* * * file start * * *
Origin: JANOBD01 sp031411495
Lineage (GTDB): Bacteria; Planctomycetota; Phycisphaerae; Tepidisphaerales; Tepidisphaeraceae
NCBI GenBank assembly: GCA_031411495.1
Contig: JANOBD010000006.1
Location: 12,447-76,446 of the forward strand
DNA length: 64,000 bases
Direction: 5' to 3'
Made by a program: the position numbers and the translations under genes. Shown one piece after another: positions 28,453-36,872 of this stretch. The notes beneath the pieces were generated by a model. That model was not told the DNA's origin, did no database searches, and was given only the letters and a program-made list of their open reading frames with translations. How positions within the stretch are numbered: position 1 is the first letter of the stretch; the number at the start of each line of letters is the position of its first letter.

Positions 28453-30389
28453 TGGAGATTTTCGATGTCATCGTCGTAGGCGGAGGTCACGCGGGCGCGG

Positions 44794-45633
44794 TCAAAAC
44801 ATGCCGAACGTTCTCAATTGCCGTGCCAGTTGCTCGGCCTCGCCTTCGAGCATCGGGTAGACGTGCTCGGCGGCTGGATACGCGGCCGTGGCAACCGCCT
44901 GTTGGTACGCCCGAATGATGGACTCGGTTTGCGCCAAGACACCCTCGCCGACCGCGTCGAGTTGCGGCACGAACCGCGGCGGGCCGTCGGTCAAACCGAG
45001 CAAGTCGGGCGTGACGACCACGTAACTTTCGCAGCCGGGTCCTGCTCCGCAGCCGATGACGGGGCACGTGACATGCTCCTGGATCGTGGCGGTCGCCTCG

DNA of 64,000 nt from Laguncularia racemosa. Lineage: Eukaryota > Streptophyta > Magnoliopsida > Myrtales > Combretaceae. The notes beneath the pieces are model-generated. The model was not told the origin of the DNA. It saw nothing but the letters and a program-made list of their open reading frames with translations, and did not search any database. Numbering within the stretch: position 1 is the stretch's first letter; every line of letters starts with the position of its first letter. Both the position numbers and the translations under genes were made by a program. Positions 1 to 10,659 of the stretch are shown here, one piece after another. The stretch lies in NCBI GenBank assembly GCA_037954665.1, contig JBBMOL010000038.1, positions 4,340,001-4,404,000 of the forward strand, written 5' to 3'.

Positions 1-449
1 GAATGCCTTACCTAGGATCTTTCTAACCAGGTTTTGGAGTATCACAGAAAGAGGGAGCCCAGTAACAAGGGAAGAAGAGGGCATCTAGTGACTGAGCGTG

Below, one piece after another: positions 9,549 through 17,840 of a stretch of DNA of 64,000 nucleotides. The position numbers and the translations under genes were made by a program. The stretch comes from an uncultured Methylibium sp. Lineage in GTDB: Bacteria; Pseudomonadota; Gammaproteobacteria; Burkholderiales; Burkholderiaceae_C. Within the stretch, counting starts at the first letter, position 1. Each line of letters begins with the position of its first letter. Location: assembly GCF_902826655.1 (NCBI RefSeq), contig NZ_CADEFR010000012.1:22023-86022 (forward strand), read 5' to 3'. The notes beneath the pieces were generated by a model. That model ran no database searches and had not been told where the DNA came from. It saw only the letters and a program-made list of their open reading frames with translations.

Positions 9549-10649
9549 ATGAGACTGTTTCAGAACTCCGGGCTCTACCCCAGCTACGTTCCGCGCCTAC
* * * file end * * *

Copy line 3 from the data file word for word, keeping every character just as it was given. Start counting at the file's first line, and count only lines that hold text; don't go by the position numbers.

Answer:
NCBI GenBank assembly: GCA_031411495.1